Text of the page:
• Google Analytics (GA) – Most small businesses have GA in place to monitor their website performance. And if you don’t, then you set it up. Why? Because you can’t manage what you can’t measure, and it’s free!
  • Optimizely – If you want to simple paid tool that is dedicated to making A/B testing fool proof, we recommend Optimizely. The essentials plan starts from only $17/month.

And if would like a simple walkthrough of how easy these tools are to setup and use, we recommend reading this best testing software article which provides an excellent insight so that you can make the right decision for your business.

Step 6: Promote your test

If you want your test to be one that you can trust to provide a definitive answer, you’ll need to heavily promote your test content. This means sending your email to a large chunk of your intended test audience, promoting your landing page on FB and Twitter, and maybe using paid advertising too if this is a key aspect of how you attract visitors to your site. The simple point here is that you need enough of the right people to complete the test so that you can have confidence in the results.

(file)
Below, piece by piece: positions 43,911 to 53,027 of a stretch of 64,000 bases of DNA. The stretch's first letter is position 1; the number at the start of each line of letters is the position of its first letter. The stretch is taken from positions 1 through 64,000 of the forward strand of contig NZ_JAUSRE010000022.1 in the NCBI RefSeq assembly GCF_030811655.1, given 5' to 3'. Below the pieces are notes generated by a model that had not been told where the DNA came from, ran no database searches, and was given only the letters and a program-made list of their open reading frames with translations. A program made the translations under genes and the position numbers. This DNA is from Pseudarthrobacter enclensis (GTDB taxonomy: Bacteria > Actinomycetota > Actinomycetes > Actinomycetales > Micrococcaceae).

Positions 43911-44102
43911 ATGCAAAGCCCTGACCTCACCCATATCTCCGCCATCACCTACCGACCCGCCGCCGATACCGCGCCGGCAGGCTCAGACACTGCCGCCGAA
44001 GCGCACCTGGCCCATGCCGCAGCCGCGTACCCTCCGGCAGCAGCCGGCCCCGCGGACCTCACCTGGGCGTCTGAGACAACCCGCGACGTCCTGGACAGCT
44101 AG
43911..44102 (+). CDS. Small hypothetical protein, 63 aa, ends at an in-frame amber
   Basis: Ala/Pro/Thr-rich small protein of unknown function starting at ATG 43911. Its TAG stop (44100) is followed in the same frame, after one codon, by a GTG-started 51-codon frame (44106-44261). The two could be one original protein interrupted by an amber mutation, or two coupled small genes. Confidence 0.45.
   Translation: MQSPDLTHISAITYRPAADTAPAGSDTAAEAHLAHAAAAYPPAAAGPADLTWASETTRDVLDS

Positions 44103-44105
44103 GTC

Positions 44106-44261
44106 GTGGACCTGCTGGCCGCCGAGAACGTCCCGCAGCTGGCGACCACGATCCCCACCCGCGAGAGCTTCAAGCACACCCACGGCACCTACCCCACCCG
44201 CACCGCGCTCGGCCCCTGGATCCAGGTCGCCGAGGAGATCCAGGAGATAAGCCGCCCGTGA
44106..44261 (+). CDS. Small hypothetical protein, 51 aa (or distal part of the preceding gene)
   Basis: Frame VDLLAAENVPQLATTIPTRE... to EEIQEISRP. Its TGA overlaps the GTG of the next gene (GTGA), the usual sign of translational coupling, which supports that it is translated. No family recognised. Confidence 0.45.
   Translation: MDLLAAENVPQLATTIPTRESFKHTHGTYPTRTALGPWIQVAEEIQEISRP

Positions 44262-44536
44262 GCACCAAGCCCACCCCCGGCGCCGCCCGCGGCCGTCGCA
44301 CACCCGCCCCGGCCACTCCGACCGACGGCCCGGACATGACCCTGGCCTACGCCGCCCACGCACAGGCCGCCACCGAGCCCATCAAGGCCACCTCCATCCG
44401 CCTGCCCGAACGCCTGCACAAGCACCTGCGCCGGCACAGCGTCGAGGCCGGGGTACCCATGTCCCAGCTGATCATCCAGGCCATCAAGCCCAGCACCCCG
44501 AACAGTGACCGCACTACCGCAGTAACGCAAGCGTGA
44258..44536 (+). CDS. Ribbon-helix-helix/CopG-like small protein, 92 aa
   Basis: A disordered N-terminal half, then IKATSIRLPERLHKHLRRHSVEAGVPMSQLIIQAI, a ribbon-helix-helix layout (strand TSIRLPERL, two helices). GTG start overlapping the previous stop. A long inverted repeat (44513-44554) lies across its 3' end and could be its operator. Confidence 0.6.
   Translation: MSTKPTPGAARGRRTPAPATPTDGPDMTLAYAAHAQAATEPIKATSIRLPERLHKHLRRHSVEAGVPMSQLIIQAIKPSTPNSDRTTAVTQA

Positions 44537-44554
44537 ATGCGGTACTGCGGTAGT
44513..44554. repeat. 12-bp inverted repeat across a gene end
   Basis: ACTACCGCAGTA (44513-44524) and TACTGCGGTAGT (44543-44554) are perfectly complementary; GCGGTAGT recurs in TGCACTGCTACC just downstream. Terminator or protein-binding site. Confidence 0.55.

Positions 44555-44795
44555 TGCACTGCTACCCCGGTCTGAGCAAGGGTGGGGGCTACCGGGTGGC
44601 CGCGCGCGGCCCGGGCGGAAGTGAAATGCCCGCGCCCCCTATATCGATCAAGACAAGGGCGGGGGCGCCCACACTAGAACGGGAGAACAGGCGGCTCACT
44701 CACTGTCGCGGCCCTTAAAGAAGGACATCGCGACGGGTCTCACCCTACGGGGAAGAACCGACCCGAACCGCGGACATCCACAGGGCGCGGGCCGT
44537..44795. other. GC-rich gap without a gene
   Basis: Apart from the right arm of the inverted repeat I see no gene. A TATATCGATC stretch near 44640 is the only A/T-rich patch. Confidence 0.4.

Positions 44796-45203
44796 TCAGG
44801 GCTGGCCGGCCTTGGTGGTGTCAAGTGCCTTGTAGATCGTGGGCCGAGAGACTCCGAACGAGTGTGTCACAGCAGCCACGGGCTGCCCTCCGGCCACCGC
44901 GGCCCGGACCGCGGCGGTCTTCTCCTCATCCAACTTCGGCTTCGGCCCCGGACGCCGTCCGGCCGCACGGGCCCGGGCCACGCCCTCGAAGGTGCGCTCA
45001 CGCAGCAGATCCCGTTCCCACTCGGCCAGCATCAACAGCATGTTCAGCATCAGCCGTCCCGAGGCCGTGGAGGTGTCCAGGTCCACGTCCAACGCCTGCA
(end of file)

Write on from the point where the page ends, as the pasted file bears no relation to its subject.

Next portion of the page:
Keep in mind that if you’re running an A/B test for a specific audience, you need to keep your promotions tailored to just that audience. For example, if you’re trying to improve the conversion of FB visitors, you want to restrict your test to FB to avoid drawing the wrong conclusions from your results.

In our example, we’re just looking at CTA conversions, so we’d simply promote the blog post to get anyone who is interested to the page.

Step 7: Gather data